Sunday, 6 May 2018

Getting Familiar with Scapy

Getting Familiar with Scapy

https://blogs.sans.org/pen-testing/files/2016/04/ScapyCheatSheet_v0.2.pdf

Navigating Classes/Layers:

Check the details of each class/layer using ls():

>>> ls(IP)
version    : BitField             = (4)
ihl        : BitField             = (None)
tos        : XByteField           = (0)
len        : ShortField           = (None)
id         : ShortField           = (1)
flags      : FlagsField           = (0)
frag       : BitField             = (0)
ttl        : ByteField            = (64)
proto      : ByteEnumField        = (0)
chksum     : XShortField          = (None)
src        : Emph                 = (None)
dst        : Emph                 = ('127.0.0.1')
options    : PacketListField      = ([])


Check commands available using lsc()

Format is command(packet)

Sending a Packet:


>>> pkt=IP(dst="google.com")/ICMP()

sr - send & receive
srp - send & receive layer 2

>>> sr1(pkt)
Begin emission:
..................Finished to send 1 packets.
........................................................................................................................................................................................................................................................................................................................................................................................................................^C
Received 426 packets, got 0 answers, remaining 1 packets

sr1 = send and receive 1 packet, will send one and wait for one response

Using just send will just send and not wait for a response
>>> send(pkt)
.
Sent 1 packets.


Using sendp will send the packet at layer 2 (all classes with p are at the layer 2 level)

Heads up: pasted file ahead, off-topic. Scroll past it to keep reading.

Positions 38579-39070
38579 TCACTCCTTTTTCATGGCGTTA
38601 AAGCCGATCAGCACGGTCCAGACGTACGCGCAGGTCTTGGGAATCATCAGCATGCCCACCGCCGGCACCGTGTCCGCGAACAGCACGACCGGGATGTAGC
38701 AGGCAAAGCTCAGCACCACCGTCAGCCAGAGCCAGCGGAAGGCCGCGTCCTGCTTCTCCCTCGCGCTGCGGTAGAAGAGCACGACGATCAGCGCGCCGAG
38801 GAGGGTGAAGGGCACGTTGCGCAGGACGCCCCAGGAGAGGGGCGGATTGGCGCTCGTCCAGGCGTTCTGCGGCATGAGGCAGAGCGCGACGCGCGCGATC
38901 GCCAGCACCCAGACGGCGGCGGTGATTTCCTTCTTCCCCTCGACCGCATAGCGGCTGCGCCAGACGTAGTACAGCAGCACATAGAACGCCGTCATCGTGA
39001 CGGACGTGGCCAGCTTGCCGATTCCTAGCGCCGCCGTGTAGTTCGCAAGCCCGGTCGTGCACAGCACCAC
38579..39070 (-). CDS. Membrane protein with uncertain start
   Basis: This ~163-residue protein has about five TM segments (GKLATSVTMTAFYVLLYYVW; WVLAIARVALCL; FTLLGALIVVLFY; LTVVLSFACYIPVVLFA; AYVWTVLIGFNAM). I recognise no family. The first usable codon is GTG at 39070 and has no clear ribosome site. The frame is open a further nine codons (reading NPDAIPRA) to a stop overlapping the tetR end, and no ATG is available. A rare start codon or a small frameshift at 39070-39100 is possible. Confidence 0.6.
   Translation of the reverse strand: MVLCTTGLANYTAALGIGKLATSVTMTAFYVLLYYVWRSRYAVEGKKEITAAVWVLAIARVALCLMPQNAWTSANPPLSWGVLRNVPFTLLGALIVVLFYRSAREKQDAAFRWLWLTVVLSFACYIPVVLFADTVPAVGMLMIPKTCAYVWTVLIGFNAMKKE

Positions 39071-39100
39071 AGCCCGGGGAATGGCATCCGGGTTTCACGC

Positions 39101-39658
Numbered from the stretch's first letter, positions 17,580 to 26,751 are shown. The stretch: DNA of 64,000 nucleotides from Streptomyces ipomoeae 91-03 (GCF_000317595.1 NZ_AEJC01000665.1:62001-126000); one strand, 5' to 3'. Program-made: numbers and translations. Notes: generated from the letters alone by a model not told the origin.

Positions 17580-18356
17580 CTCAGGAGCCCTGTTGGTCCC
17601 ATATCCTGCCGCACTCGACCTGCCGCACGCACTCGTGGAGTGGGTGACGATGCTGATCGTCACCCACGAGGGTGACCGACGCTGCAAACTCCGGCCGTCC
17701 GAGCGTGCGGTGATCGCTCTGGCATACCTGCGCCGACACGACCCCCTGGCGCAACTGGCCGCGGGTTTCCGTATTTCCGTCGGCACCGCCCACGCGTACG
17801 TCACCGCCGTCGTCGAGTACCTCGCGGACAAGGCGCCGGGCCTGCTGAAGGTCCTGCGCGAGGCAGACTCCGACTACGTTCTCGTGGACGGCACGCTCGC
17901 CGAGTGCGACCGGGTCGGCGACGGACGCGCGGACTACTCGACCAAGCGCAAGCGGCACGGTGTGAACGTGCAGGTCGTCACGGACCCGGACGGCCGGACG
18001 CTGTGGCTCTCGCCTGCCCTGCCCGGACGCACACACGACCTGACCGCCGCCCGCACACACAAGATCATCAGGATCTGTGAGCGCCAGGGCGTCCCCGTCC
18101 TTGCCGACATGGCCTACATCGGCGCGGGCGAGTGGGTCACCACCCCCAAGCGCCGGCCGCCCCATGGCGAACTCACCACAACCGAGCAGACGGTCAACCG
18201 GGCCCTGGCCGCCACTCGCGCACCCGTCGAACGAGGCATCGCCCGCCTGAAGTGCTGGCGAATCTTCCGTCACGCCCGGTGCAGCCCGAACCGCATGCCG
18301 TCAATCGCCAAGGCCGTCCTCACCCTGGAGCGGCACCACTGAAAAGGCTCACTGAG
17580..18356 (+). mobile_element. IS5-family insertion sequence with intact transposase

>>> sendp(pkt)
.
Sent 1 packets.

To see the result, sr always has tuples
>>> (ans,unans) = sr(IP(dst='google.com')/ICMP())

Iterations:
>>> pkts = IP(dst='192.168.0.0/28')
>>> [pkt for pkt in pkts]
[<IP  dst=192.168.0.0 |>, <IP  dst=192.168.0.1 |>, <IP  dst=192.168.0.2 |>, <IP  dst=192.168.0.3 |>, <IP  dst=192.168.0.4 |>, <IP  dst=192.168.0.5 |>, <IP  dst=192.168.0.6 |>, <IP  dst=192.168.0.7 |>, <IP  dst=192.168.0.8 |>, <IP  dst=192.168.0.9 |>, <IP  dst=192.168.0.10 |>, <IP  dst=192.168.0.11 |>, <IP  dst=192.168.0.12 |>, <IP  dst=192.168.0.13 |>, <IP  dst=192.168.0.14 |>, <IP  dst=192.168.0.15 |>]
>>>
 

Reading/logging traffic:


Sniff packets on the interface:

>>> pkts = sniff(count=24)>>> pkts
<Sniffed: TCP:19 UDP:4 ICMP:0 Other:1>






Write the packets to a pcap file:

>>> wrpcap('./cap.pcap', pkts)
 

Write the pcap file back to a rpkts variable:

>>> rpkts = rdpcap('./cap.pcap')
>>> rpkts
<cap.pcap: TCP:19 UDP:4 ICMP:0 Other:1>








Use str() and hexdump() to also see the raw packet


Fuzzing:

verify which fields will be fuzzed by doing something similar to:




>>> (IP(dst='8.8.8.8')/fuzz(UDP()/BOOTP())).show()


State machine!!
http://www.secdev.org/projects/scapy/doc/advanced_usage.html#automata


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